More than 400 legislators, corrections officials and other criminal justice stakeholders from 35 states met last week to hear stories of justice reform in action, during a national summit on justice reinvestment. Co-hosted by The Pew Charitable Trusts and the Council of State Governments (CSG) Justice Center, the three-day event, “Justice Reinvestment National Summit: Sustaining Success, Maintaining Momentum,” aimed to give participants an opportunity to learn from each other’s experiences with justice reinvestment, an approach designed to reduce corrections spending and reinvest in strategies that can reduce recidivism and improve public safety.
Over the course of two days, participants had an opportunity to discuss the challenges they faced in pursuing a justice reinvestment approach and to learn from each other about ways to sustain reforms after legislation has been enacted. Policymakers had an opportunity to share lessons learned in engaging key criminal justice stakeholders, such as prosecutors and judges, while practitioners described their experiences in overhauling community supervision systems and getting the most out of behavioral health services.
In his address to the conference, anti-tax advocate Grover Norquist noted that these bi-partisan reforms can and do save taxpayer dollars, and received applause from the crowd as he stressed that, savings aside, he valued justice reinvestment for its focus on measuring outcomes and continued engagement with stakeholders.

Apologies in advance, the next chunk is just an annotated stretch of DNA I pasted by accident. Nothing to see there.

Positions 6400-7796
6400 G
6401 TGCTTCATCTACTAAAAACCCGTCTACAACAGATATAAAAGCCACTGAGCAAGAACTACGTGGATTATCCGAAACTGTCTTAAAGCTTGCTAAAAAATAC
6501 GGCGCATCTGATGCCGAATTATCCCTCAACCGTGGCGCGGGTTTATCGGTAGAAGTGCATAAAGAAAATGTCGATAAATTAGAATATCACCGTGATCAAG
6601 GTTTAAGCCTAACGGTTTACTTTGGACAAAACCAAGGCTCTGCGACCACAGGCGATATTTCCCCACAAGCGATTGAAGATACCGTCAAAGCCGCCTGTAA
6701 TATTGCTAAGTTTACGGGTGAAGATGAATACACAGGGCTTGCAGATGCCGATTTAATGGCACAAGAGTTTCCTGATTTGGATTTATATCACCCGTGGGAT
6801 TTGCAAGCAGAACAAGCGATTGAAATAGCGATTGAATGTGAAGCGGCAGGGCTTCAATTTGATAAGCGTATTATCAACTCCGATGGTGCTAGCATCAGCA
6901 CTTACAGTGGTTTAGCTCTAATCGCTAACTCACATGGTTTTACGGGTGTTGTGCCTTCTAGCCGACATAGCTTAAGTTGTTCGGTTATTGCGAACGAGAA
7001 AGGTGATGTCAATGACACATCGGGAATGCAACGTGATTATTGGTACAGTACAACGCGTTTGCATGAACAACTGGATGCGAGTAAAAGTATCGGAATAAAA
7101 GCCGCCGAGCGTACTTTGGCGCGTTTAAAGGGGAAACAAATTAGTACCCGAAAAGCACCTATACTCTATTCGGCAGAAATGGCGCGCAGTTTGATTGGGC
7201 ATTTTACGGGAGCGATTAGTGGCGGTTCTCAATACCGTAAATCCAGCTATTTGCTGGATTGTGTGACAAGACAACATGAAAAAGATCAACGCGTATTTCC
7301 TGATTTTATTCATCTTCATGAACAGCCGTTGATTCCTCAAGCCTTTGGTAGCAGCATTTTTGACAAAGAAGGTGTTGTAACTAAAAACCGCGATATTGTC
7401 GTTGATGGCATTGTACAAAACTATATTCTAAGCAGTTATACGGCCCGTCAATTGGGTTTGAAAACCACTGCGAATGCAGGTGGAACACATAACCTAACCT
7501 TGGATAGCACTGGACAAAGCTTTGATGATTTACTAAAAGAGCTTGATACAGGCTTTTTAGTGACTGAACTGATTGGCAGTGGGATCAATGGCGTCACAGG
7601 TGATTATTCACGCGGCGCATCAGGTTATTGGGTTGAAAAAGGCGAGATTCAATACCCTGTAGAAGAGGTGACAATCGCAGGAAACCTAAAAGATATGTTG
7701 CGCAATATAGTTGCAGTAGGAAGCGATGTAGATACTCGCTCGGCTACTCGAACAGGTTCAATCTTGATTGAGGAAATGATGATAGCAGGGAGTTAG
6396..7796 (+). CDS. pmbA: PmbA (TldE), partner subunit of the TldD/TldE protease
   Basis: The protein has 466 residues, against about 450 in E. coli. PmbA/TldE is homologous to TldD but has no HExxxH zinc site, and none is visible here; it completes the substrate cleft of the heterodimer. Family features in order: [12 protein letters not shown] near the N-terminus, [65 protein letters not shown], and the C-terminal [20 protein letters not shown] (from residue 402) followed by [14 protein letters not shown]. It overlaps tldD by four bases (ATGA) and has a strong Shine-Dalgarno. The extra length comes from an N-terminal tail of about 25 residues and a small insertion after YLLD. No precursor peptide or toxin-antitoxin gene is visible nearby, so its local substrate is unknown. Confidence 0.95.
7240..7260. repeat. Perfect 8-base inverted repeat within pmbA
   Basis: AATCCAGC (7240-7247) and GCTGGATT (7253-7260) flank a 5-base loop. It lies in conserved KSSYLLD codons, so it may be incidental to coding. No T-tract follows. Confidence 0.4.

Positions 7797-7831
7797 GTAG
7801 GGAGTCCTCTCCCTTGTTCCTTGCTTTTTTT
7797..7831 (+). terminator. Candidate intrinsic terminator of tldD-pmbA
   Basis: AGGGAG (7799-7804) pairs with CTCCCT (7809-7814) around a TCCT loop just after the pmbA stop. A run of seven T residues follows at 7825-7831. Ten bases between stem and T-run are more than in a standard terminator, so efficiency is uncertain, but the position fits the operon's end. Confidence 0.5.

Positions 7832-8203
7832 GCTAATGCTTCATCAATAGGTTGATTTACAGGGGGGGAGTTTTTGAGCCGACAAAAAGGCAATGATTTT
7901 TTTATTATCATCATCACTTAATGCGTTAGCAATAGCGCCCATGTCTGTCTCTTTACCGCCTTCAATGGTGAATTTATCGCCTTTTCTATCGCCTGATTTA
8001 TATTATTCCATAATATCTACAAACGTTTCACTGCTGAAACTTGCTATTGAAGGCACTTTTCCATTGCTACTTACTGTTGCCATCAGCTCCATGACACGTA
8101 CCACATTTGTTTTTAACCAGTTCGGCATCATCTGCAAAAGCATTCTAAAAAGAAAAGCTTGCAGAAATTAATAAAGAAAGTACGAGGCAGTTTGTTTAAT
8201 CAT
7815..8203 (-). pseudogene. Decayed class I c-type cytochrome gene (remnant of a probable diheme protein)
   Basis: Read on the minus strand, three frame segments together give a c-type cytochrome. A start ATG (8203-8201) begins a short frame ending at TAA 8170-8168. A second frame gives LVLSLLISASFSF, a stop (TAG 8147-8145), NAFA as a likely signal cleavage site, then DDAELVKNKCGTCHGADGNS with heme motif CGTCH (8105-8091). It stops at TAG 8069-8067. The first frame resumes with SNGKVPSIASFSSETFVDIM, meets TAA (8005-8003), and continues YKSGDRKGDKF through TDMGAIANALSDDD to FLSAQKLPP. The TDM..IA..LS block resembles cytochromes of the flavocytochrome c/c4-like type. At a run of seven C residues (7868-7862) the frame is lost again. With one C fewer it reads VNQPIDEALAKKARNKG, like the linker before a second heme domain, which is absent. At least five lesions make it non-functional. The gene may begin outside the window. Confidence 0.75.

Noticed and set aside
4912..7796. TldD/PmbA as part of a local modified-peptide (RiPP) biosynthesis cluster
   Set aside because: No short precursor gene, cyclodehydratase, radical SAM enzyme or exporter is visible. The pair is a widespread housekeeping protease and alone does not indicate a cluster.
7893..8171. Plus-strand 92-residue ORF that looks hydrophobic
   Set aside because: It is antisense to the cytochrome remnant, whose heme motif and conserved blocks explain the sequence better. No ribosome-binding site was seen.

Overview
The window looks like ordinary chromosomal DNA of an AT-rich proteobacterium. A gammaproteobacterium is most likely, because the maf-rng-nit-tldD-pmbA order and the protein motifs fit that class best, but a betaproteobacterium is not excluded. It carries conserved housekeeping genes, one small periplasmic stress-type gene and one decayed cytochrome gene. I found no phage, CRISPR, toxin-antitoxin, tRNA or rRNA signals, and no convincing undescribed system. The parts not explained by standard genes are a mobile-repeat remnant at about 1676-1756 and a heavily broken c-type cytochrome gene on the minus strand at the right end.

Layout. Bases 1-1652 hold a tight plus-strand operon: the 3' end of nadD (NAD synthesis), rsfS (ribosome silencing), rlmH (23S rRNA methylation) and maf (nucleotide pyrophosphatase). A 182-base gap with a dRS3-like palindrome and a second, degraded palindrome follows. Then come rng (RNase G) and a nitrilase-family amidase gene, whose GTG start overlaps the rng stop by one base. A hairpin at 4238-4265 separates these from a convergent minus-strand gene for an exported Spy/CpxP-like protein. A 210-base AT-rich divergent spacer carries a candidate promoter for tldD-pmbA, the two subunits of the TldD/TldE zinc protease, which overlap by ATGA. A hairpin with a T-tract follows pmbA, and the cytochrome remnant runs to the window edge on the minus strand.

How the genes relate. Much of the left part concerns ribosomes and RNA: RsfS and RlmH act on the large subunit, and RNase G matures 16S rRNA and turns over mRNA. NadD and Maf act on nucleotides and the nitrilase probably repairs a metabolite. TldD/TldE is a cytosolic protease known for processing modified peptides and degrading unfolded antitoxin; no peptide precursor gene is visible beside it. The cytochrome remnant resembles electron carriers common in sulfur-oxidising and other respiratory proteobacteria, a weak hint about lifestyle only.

In another session, Newt Gingrich and Van Jones—both co-hosts of CNN’s “Crossfire”—spoke to the summit via a split-screen video link. Gingrich, the former speaker of the House of Representatives and a signatory to Right on Crime alliance of conservative voices in favor of justice reform, and Van Jones, the founder of Color of Change and Rebuild the Dream, said that while their outlooks were politically different, on the issue of justice reinvestment and its initiatives, they had common ground.
“You might be surprised—we agree,” Jones said. Gingrich added that, with mounting state and federal interest in how to reform the justice system at all levels, they plan to hold briefings with decision makers in support of the issue in the course of 2015.
How the public sees this progress—through the media—was the question tackled by a panel of seasoned reporters. Leading the discussion was Bill Keller, the former executive editor of the New York Times and editor of The Marshall Project, an online newsroom devoted to investigating criminal justice.
The U.S. Department of Justice’s Bureau of Justice Assistance launched the Justice Reinvestment Initiative in 2010. The CSG Justice Center has helped design and implement justice reinvestment projects in 21 states to date.